For Once, China's Most Popular Movie of the Year Was Not American


With the potential for billions and new screens built every day, China's market is coveted by American movie-makers. So far, Hollywood's product seems unbeatable. As regulations on international film lift, Chinese moviegoers are drawn to big-budget American movies, like Avatar, Iron Man 3, and Transformers.

Hollywood believes that China will continue to choose American-made movies over local creative product, assuming that Chinese studios churn out inferior knock-offs. But American film too often resembles its own stereotype of Chinese industry: formulaic, flashy, and stale. In September, Variety published a warning to Hollywood: the Chinese markets experienced a nearly 150% increase in local ticket sales, while imported film ticket sales dropped in the same market. Hollywood's position may be more precarious than it believes.

This year, Stephen Chow's Journey to the West: Conquering the Demons showcased the excitement of China's mass-market movie-making. Its huge success undermines Western assumptions about China's lack of creative energy. This sprawling, unruly fantasy-epic isn't a knock-off of a Hollywood film — it's a mashup of three Chinese genres: martial-arts action, a Hong-Kong genre of humor called mo lei tau, and historical-fantasy steeped in Chinese mythology. It's making billions.

For the average Westerner, Hong Kong cinema is nearly synonymous with the martial-arts action movies it popularized in the 70s. Western audiences, accustomed to thuggish shootouts and brawls, were dazzled by the acrobatic grace and highly-stylized fight sequences of Hong Kong action movies. Journey to the West has enough elaborate choreography to please an aficionado, but is savvy enough about the form to innovate within it. Chow plays with a vast stockpile of tropes, clichés, and stereotypes: buffoonish master, endlessly deferential student, household-object-as-improvised-weapon. In his work, the thrill of action exists side-by-side with the pleasure of parody.

The film's cartoonish gags invite comparisons to Looney Tunes or Charlie Chaplin. But Journey to the West's humor requires explanation beyond Western allusions. It's a distinctly Hong Kong genre, mo lei tau, which translates as "says nothing" or "nonsense." Just as screwball comedy in its heyday let Americans escape the uncertainty of Depression-era lives, mo lei tau lets people laugh at small-scale absurdities as an outlet for their frustrations with absurdities of more serious import.

Energized by locally-developed genres of action and humor, Chow's latest film takes on a familiar plot. Journey to the West, a classic work of Chinese literature, narrates the pilgrimage of a Buddhist monk and his sidekicks, including the trickster Monkey King. A long history of adaptation on screen and stage makes it familiar to any Chinese schoolchild.

For years, such traditional literature supplied the only possible plots to mainland China's movies, meant to indoctrinate viewers with patriotic fervor. The quality of the films mattered little. Consider Mao's wife Jiang Qing, Director of Cultural Production, watching Hollywood movies in her private cinema as the masses endured stiffly-acted tales of dutiful heroes and patriotic martyrs. But Chow chose to reinvent a classic tale so that his audience could have a shared framework for his punchlines. The film winks at the ancient tales rather than trying to shape them into instructions for righteous behavior.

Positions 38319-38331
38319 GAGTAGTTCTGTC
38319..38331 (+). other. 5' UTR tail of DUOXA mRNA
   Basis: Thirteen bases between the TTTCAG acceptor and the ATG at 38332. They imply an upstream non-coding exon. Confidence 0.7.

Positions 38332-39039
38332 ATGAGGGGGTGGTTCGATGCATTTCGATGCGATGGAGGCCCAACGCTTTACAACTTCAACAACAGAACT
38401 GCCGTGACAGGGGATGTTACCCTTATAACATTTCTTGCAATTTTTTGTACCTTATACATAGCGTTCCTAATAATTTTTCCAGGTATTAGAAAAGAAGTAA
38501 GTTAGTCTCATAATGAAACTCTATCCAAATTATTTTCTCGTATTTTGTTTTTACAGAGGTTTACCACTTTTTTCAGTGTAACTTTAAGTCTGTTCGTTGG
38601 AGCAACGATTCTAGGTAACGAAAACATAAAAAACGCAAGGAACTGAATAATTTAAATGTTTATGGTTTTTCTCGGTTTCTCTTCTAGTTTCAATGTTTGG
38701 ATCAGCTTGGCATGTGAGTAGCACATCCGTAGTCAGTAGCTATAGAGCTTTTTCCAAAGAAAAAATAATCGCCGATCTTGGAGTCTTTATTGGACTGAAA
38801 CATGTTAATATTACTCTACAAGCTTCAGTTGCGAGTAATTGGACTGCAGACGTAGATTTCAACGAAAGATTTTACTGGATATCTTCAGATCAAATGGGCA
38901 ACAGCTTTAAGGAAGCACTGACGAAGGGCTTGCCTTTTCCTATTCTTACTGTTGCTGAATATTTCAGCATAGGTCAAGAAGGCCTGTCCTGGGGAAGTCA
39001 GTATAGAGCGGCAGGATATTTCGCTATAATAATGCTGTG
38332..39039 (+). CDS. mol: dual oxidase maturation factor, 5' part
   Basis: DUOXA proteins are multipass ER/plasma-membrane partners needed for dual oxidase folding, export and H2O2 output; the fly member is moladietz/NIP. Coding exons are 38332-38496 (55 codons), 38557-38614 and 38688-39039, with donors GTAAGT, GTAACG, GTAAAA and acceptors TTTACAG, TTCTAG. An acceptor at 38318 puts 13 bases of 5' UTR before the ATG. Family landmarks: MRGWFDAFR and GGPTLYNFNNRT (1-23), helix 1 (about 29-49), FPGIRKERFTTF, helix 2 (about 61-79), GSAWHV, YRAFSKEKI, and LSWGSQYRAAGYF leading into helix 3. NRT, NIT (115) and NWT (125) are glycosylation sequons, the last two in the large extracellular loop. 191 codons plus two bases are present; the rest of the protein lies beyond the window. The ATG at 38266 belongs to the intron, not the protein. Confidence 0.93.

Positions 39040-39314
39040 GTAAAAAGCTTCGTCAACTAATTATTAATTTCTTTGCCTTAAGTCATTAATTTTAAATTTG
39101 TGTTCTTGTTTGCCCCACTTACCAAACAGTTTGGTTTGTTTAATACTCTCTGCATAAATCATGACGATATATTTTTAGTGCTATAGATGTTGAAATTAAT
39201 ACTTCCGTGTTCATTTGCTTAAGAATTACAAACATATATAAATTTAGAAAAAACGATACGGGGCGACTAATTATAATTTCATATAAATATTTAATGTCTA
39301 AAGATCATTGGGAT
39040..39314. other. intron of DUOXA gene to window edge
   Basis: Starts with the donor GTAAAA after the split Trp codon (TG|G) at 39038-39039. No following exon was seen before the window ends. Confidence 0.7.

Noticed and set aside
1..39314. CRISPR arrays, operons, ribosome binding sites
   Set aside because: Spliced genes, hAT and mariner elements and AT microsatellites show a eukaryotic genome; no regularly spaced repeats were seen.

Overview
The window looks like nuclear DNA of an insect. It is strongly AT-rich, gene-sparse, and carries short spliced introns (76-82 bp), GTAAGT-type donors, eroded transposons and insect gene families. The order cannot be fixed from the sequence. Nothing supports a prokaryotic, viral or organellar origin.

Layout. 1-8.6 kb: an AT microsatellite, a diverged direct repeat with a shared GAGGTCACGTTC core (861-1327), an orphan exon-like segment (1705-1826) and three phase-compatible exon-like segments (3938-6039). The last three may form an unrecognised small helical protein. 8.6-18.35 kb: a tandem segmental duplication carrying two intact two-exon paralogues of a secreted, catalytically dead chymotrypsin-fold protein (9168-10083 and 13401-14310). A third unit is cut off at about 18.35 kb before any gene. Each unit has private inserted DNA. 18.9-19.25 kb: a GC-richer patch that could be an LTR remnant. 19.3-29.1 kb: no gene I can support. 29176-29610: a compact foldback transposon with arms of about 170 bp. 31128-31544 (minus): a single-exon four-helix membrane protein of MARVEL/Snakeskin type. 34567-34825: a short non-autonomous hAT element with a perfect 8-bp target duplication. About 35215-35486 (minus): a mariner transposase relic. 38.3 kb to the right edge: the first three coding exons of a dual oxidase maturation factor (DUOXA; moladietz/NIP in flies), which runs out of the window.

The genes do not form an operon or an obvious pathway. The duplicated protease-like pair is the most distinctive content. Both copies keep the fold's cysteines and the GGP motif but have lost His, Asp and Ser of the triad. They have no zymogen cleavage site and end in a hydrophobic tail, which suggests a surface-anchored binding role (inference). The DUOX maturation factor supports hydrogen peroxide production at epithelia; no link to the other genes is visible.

A Western industry still eager to dominate the global entertainment market might be tempted to reduce the success of Journey to the West to nationalist sentiment. But the failure of state-produced films rebuts this notion. In 2010, the Chinese government stopped playing Avatar in theatres nation-wide to encourage viewership for the state-produced Confucius, a biopic about the unfailing wisdom and moral uprightness of the philosopher. This switch-up exacerbated, but was not the only cause of, the widespread dislike for the film: unfailing wisdom was apparently not riveting to viewers.

Irritation at the government's pushiness proved that the Chinese movie-going public no longer accepted the state's decisions about what was on the screen. But Chinese movie viewers don't want to be patronized by Hollywood any more than they want to be lectured by their government. They want to watch something that will entertain them. As the state loosens up, Chinese citizens won't just have greater freedom to watch Hollywood, they will have greater freedom to define their own cultural products.

On Hollywood's part, there have been few attempts to understand what Chinese audiences really want. Approaches to the Chinese market has been clumsy at best, offensive at worst. Iron Man 3 filmed a scene of Chinese heroism — meant to screen only in Chinese theatres. The scene irked Chinese media, who recognized it as pandering. Chinese moviegoers were equally irritated by 2012's homage to China, a throwaway line describing something "only China could build," referencing the stereotype of China as the holy land of cheap, brainless labor.

Despite these missteps, Hollywood's competence and experience have generally pleased Chinese viewers. But Chow and his ilk are poised to do better, grounding their work in a genuine understanding of what China wants. Variety's review praises Journey to the West's visual flair, but declares it, politely, too insane for American audiences. The team behind the film shouldn't lose sleep over it. With an ever-expanding Chinese audience to look out for, the tastes and interest of the West may be beside the point.